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Student Conduct and Academic Integrity

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Academic Integrity at the University of South Carolina is of utmost importance. As a student and member of the Carolina Community we count on you to preserve the value of what it means to be a proud Gamecock by committing to hold yourself to the high standard of Academic Integrity as well as your friends. 

Here you will find resources on how to not only hold yourself and others accountable but also actively promote a campus climate that encourages honesty, fairness, and integrity in all that we do.

What does Academic Integrity at USC do for you?

  • Creates a Community of Pride
  • Promotes Continuous of Growth in the Value of Your Degree
  • Builds Trust in Our Community 

Here are some ways to avoid common Honor Code violations.

Policy Definition: Improper collaboration or unauthorized assistance in connection with any academic work.

Providing aid or assistance to or receiving aid or assistance from another individual or source without permission (including improper collaboration), in conjunction with academic work.

Tip: Ensure that the assignment instructions do not prohibit study groups, receiving help from others, or sharing devices to complete the assignment. If the instructions are unclear ask your professor what is allowed and what is not allowed for the assignment in question. In some cases what is permissible for one assignment may not be permissible for another.

Policy Definition: Improper collaboration or unauthorized assistance in connection with any academic work.

Using any material or aid that are not authorized by the person giving the test, project or other assignment (e.g., websites, cell phone, calculator, notes, previous testing materials) that could provide for an unfair academic advantage.

Tip: When completing homework or at-home exams be sure that you understand what resources you can and cannot use to complete your assignments. Social study sites such as Chegg, Quizlet, and Course Hero are resources that you may use to study; however, in some cases, your professor may not allow you to use those sites while completing your work.

Policy Definition: Misrepresenting or misleading others with respect to academic work or misrepresenting facts for an academic advantage.

Signing in for another student who is not in attendance, requesting this action of others, or signing into class and not attending the entire class period.

Tip: If you are going to miss class let your professor know as soon as possible. If you are missing class for a medical concern or extenuating circumstances contact the Undergraduate Student Ombuds Services for assistance in alerting your professors.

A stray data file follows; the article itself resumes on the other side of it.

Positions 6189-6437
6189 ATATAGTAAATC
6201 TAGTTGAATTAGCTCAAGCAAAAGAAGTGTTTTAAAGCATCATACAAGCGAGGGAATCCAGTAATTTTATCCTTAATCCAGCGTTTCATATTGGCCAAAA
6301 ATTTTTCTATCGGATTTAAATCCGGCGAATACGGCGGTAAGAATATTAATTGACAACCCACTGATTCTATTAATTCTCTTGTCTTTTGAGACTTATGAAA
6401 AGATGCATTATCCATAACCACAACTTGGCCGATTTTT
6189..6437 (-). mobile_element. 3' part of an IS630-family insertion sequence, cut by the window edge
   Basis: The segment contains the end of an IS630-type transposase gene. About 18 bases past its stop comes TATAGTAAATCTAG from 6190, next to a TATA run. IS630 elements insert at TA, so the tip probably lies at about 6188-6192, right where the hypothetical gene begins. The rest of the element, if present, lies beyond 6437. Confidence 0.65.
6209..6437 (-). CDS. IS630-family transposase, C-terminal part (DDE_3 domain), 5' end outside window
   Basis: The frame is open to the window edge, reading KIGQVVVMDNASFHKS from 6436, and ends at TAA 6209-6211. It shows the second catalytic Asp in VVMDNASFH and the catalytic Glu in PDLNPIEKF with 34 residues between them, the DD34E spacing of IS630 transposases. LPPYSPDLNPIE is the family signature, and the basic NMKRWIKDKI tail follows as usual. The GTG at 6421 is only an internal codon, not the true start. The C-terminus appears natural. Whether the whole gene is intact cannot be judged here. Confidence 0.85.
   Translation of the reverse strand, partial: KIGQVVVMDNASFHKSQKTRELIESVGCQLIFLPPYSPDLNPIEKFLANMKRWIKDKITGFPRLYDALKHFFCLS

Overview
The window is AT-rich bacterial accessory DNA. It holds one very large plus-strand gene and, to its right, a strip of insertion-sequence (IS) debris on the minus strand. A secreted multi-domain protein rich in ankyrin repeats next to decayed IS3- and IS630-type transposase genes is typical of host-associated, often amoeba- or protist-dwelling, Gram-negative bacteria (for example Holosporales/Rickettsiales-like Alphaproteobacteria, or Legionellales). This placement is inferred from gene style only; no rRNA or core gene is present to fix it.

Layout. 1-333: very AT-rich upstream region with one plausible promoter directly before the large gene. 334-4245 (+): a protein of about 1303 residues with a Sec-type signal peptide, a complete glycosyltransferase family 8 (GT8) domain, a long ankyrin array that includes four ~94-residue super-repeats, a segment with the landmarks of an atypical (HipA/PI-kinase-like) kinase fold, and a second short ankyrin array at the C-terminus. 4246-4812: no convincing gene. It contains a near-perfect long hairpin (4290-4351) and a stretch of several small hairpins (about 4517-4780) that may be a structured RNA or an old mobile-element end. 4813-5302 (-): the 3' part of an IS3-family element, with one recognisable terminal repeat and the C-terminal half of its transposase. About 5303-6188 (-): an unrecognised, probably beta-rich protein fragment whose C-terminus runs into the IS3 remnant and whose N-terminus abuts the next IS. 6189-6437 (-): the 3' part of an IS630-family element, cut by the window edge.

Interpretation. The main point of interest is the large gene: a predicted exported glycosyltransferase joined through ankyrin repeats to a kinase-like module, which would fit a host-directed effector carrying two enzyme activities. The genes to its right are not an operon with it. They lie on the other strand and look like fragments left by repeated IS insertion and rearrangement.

Policy Definition: Use of work or ideas without proper acknowledgment of source.

Partial or incomplete citation of work or ideas

Tip: When completing your assignments be sure to double-check that all your sources are cited and done so correctly. If you are unsure if your citations are correct visit the Writing Center to have your assignment reviewed or seek out resources such as Purdue Owl.

Policy Definition: Use of work or ideas without proper acknowledgment of source.

Improperly paraphrasing by acknowledging the source but failing to present the material in one’s own words.

Tip: When paraphrasing someone else's work make sure you document and cite every passage that includes the original author's thoughts or words. Citations must also be included in your works cited page. 

Policy Definition: Use of work or ideas without proper acknowledgment of source.

Multiple submissions of the same or substantially the same academic work for academic credit

Tip: There may be instances when you are retaking a course or taking a course that is very similar to one you took in the past. If you have assignments completed for the original course and would like to use them for the new class know that you must first ask your professor if you are allowed to use the assignment previously submitted. If you are allowed to use the original assignment you must cite the previously completed work.

Policy Definition: Assisting or attempting to assist another in any violation of the Honor Code.

Sharing academic work with another student (either in person or electronically) without the permission of the instructor.

Tip: When working in study groups or helping a friend understand a new concept it may be tempting to share your work with them; however, sharing work in any form during the completion of an assignment is prohibited unless explicitly said to be allowed by the course instructor. 

Tip: Talk to your professor. In most cases your professor or course teaching assistant is who will be reporting instances of alleged violations of the Honor Code. If you are unsure if something you are doing in your class is a violation the best person to ask first is your professor. What is a violation in one course could be permissible in another. You don't know until you ask.

What does the Carolinian Creed Meant to You?

The Carolinian Creed has been a guiding set of values that Gamecocks in a shared alumni network around the world have held dear and live out every day.

Take a moment today to pause and reflect on what the Carolinian Creed means to you.


Student Conduct and Academic Integrity

Challenge the conventional. Create the exceptional. No Limits.